South St. Louis County News

St. Louis Call Newspapers

South St. Louis County News

St. Louis Call Newspapers

South St. Louis County News

St. Louis Call Newspapers

Bayless votes for an all-virtual start to the school year

Isad Menkovic, a third-grade student at Oakville Elementary, completes a math lesson.

The Bayless Board of Education voted at an in-person special meeting Wednesday night to begin the 2020-2021 school year with all-virtual school as coronavirus cases in the St. Louis region continue to climb.

By a vote of 6-1, the school board adopted Superintendent Ron Tucker’s recommendation to begin the school year 100-percent virtual, with board member Laura Van Zale opposed. The board also approved a measure that will postpone the start of school until Monday, Aug. 31, a week later than the currently scheduled start date, to give teachers more time to prepare virtual lessons. The vote on the delayed start date was unanimous in favor.

“I’m proud of the board commitment to our students and our district. It was a tough decision last night,” Tucker told The Call of Wednesday’s vote. “I appreciate their willingness to support the administration and our teachers while we try to work with the community during the pandemic.”

At the urging of health officials, most St. Louis County schools have already announced in the last week that they will begin the year online, with the Affton School District the first in South County to make the announcement. The Mehlville Board of Education also voted in a special meeting Wednesday night to begin the school year virtually, but Lindbergh Schools released a plan Thursday that would send the youngest students to school in person and have older students attend virtually.

The Hancock Place School District, which had first said that it would offer either the option of five days a week in-person or online learning to families, said Tuesday that the district would instead begin the year 100-percent remote.

Tucker said his recommendation to the board to begin the year virtually came in large part due to County Executive Sam Page, a physician who won election in the Democratic primary Tuesday night and “has been pretty vocal” in saying that he would like to see county school districts offer a virtual option. The St. Louis County Department of Public Health sent a non-binding letter to all school districts last week urging them to choose a virtual option due to rising cases.

“We offered our parents early on the option of a virtual academy or if they would like they could send their children to school for in-person instruction,” said Tucker in an interview with The Call. “Unfortunately increasing COVID cases and, in large measure, recommendations from St. Louis County Health, we felt it is in our best interest to begin with a virtual start.”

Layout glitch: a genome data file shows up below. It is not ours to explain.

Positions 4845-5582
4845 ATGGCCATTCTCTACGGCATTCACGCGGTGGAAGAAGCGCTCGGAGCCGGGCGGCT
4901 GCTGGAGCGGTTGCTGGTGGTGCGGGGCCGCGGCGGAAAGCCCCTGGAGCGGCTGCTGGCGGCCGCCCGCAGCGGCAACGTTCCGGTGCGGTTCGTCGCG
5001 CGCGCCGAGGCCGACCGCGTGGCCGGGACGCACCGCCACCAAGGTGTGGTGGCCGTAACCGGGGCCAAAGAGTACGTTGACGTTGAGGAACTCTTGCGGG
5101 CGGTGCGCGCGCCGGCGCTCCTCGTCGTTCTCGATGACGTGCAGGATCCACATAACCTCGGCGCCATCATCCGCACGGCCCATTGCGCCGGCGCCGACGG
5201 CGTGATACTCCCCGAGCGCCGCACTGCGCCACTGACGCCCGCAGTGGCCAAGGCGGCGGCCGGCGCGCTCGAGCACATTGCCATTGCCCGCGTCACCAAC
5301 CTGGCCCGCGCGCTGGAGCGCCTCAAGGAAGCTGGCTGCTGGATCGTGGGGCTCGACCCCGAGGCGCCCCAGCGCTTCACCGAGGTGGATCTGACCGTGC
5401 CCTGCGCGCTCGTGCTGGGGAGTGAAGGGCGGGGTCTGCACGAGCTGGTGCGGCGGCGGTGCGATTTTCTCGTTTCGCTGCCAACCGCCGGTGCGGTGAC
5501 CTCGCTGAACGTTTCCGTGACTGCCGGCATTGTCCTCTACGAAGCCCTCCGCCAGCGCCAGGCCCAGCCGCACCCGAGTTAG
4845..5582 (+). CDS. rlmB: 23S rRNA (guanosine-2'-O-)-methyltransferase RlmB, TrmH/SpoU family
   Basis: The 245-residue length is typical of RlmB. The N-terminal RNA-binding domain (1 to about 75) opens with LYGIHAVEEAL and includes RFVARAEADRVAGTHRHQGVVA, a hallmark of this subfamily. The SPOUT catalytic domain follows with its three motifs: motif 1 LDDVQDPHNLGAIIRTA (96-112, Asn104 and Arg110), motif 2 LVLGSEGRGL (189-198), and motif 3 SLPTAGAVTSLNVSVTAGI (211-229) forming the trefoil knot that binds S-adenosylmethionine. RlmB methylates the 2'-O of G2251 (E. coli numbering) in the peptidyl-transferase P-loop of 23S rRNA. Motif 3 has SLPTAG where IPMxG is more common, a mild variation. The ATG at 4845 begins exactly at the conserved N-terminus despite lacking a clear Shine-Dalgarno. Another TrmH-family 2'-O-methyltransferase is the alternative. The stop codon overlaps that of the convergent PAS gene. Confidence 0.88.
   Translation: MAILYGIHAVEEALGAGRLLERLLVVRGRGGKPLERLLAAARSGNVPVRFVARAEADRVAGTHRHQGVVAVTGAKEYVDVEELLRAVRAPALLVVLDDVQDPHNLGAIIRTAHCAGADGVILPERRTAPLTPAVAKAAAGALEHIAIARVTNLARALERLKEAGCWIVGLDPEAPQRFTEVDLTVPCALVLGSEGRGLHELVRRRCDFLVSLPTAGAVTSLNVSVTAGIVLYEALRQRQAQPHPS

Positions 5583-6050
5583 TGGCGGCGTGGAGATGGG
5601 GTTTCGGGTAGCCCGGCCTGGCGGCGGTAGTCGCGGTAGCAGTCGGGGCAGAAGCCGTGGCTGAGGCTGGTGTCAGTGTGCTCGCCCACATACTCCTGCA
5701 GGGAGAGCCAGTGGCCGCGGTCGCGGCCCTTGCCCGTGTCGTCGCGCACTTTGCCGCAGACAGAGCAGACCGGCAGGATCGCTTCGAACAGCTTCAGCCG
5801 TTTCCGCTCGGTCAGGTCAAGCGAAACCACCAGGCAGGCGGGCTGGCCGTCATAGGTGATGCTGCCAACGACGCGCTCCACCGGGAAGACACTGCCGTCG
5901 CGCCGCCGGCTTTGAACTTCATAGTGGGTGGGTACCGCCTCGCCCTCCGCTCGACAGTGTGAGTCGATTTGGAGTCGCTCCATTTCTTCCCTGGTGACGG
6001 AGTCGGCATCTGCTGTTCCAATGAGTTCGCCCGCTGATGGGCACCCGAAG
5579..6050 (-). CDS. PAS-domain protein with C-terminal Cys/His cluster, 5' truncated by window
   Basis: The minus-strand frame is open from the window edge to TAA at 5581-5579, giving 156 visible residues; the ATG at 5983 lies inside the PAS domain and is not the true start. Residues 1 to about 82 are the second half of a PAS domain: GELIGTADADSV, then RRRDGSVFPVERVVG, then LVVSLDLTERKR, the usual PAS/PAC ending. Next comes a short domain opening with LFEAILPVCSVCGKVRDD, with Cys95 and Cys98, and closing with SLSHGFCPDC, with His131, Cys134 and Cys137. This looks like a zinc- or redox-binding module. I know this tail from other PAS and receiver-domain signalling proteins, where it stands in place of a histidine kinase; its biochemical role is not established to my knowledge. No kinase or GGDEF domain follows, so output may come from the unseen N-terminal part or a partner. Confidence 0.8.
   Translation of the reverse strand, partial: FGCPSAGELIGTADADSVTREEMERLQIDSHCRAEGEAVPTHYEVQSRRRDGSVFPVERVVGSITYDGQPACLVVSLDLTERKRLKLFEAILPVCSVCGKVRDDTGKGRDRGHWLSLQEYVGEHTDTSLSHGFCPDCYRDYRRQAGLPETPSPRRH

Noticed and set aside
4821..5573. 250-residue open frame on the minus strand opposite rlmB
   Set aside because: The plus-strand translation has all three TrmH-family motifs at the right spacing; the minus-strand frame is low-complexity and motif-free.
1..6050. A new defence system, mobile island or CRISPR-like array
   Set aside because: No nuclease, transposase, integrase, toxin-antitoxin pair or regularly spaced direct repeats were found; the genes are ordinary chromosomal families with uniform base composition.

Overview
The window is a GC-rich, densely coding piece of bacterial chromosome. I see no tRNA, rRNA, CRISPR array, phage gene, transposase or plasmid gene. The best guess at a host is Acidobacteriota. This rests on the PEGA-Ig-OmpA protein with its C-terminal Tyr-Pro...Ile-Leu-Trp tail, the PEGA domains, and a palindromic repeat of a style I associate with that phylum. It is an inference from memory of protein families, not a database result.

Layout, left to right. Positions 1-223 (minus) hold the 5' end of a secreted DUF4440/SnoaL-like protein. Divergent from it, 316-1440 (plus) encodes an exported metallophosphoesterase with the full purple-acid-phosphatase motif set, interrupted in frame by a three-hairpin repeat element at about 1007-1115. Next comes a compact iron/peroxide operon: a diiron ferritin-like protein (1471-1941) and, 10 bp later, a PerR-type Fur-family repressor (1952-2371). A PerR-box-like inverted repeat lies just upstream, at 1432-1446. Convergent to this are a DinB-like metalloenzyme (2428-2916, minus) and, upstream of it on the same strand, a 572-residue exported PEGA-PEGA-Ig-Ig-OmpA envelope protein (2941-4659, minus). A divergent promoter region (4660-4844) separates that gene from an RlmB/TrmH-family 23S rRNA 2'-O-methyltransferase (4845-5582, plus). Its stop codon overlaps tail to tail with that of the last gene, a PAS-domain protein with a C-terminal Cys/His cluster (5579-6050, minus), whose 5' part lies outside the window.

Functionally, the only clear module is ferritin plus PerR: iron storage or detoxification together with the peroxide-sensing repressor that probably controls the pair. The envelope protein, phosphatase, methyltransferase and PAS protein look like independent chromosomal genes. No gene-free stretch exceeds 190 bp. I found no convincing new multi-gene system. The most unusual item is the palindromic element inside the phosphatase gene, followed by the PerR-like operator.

About 35 percent of the district enrolled in its virtual academy when it was first offered to families in July, so the district had plans to pursue virtual options regardless.

“Early on we were hopeful that we would be able to do five days a week but on July 20, when we sent out communication along with all other county school districts, at that point we were already thinking we were going to do a hybrid model,” said Tucker, which would consist of half the students attending certain, alternating days.

Tucker added that a number of faculty did want to return to face-to-face learning, although the teacher’s association had indicated it would prefer a virtual start.

“This isn’t an easy decision for any of us. This is tough. For our parents and for our students. No one wants to start a school year like this,” the superintendent said. “I don’t think anyone would desire to start a … year like this. I do suspect the board will approve this recommendation. It may not be unanimous and I would understand why – this is a tough decision.”

Beginning the semester a week later will give teachers the time to receive further professional development training on best practices for virtual instruction.

“What we did last spring … we referred to that as ‘e-learning’ but it was really probably emergency learning. We were thrown into a situation where we had to immediately begin providing online instruction,” said Tucker. “I think in terms of training for teachers, expectations for students and parents, we will be able to provide a more rigorous and relevant virtual experience.”

Virtual instruction can most likely be expected through the first quarter, which ends Oct. 23. Hancock and Affton have also indicated that virtual learning will probably last through at least the first quarter as well.

“It’s going to depend on what’s occurring with COVID-19 and the St. Louis community. If it declines significantly before the end of the first quarter and if the county health department indicates it’s safe to do so, Bayless may pursue a rolling entry prior to Oct. 23,” Tucker said. “We are hopeful that we will be back in school this semester but it really depends on the community spread of COVID in the county.”

The district has technology for students who might need it, such as Chromebooks and mobile hotspots for students who might not be able to access WiFi. A number of students in the district own their own computers, Tucker said, but the district can provide a computer to a student if they do not have one of their own. Students in early grades such as kindergarten through second may not be using a computer necessarily for virtual learning but other ways to provide instruction.

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